62 De votis monastids, WA, VIII, 574. 6S TR, I, No. 122 (1531)-

64 TR, I, No. 194 (1532); No. 676; see also No. 832.

65 TR, I, No. 124; No. 676; No. 835; II, No. 1279; Nos. 2342a and 2342^

66 TR, II, No. 2456.

69 TR, I, No. 137 (1531). Aurifaber's German translation of the passage builds up still [?] the impression of terror. Whether the attack was known only to himself or was apparent to others Luther does not disclose.

70 Resolutions disputattonum de indulgentiarum virtute (1518), WA, I, 557, 11. 34 jff. Scheel, Martin Luther, II, 635, raises a doubt as to whether Luther really refers to himself in this passage. Its introduction, "Sed et ego novi hominem, qui has poenas saepius passum sese asseruit," obviously is a rhetorical imitation of that of St. Paul in his recital of his heavenly vision in II Cor. 12.2: "Scio hominem in Chnsto ante annos quatuordecim. . . ." Luther's recital, however, follows a reference to cases of torment of conscience cited by Tauler, and this raises the possibility that Martin has here in mind another sufferer than himself. There is, however, a certain realism in the passage that bears the stamp of personal experience.

71 TR, II, No. 1263 (1531): "Ante decem annos primum sensi hanc desperationem et irae divinae tentationem. Hab darnach rhue gehabt, ut etiam uxorem ducercm so gutte tag hett ich, sed postea rediit." This extract from Schlaginhaufen, one of the reporters of the Table Talk, agrees verbally, with trifling deviations, with a statement by Dietrich dated December *4> I 53 I J TR f I, No. 141 which was probably the first source. The association of his marriage with a period of cessation of the attacks is psychologically interesting.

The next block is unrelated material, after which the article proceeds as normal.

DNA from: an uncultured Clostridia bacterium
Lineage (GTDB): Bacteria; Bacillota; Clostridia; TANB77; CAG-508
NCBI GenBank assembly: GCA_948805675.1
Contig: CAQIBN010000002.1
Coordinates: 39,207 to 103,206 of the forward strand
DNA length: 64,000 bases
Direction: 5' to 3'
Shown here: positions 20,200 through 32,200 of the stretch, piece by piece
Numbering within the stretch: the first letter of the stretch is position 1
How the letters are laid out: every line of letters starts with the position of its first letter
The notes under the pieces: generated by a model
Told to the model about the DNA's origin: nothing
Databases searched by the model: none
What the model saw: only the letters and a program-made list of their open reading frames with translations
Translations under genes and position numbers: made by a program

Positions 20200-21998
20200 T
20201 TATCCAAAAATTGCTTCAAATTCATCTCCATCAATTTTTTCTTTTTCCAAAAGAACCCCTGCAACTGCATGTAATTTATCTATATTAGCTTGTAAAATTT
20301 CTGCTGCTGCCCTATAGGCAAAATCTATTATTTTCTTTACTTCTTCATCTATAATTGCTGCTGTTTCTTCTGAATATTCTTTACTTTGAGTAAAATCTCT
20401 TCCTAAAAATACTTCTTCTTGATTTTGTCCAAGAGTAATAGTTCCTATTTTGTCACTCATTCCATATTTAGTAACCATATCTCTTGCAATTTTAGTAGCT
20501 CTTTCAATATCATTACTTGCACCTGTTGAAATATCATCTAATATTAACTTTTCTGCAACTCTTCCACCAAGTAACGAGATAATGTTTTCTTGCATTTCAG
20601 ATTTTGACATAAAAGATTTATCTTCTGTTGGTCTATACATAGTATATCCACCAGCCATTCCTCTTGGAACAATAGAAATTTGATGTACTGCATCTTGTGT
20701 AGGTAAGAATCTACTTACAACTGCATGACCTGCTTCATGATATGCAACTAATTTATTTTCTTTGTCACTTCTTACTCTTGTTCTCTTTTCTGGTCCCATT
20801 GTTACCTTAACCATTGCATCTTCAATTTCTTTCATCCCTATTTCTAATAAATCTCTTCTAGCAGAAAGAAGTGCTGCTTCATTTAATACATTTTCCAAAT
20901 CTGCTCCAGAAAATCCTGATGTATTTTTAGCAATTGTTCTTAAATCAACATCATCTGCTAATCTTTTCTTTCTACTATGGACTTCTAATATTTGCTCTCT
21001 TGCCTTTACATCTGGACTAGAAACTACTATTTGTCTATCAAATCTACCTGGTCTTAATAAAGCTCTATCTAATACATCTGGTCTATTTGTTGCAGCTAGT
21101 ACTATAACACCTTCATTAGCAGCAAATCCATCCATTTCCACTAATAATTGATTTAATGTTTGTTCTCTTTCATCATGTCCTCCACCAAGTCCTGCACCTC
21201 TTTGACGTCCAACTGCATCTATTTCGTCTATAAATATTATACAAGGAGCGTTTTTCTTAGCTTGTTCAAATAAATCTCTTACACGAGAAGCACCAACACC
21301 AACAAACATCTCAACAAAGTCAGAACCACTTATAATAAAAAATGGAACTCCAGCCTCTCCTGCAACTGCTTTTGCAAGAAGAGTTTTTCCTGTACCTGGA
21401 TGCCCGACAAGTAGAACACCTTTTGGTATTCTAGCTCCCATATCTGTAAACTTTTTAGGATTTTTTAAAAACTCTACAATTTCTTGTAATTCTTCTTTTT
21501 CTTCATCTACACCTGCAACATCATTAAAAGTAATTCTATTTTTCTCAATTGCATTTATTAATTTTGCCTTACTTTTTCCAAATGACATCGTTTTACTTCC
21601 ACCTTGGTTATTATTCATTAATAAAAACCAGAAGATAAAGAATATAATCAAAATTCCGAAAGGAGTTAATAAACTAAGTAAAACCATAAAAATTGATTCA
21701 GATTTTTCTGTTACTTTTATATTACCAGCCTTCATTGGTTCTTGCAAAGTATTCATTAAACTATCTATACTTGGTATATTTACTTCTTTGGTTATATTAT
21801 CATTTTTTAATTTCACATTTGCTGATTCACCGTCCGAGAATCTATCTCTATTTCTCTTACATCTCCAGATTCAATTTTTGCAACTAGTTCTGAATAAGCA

72 TR, II, No. 1347 (January i-March 23, 1532). Wolf, "Staupitz und Luther," pp. 142 &., is of the opinion that Martin recalls here a different experience from that recorded in the reports discussed in the preceding note. His argument is scarcely convincing. In any case the memory of fierce attacks of depression in the crucial years of revolt, 1518-21, seems to have been vivid for Martin a decade later. Any attempt at dating these experiences more definitely or determining their precise nature would seek to do what probably lay beyond the ability of Martin himself a decade afterwards.

(pp. 118-121)
8) Luther and the Reformation: Vol. III: Progress of the Movement (1521-1529), by James MacKinnon, New York: Russell and Russell, 1962, 337 pages): ". . . fits of dejection to which he was temperamentally subject" (p. 8)

9) "Luther's Last Battles," Mark U. Edwards (Concordia Theological Quarterly, Vol. 48, April-July 1984, pp. 125-140; citation from p. 128):
[I]t has been argued by some that Luther, especially the older Luther, was mentally ill, a manic-depressive. That Luther suffered from severe illnesses and depression cannot be denied. That he was mentally ill, a manic-depressive, is another matter altogether, and has been hotly disputed.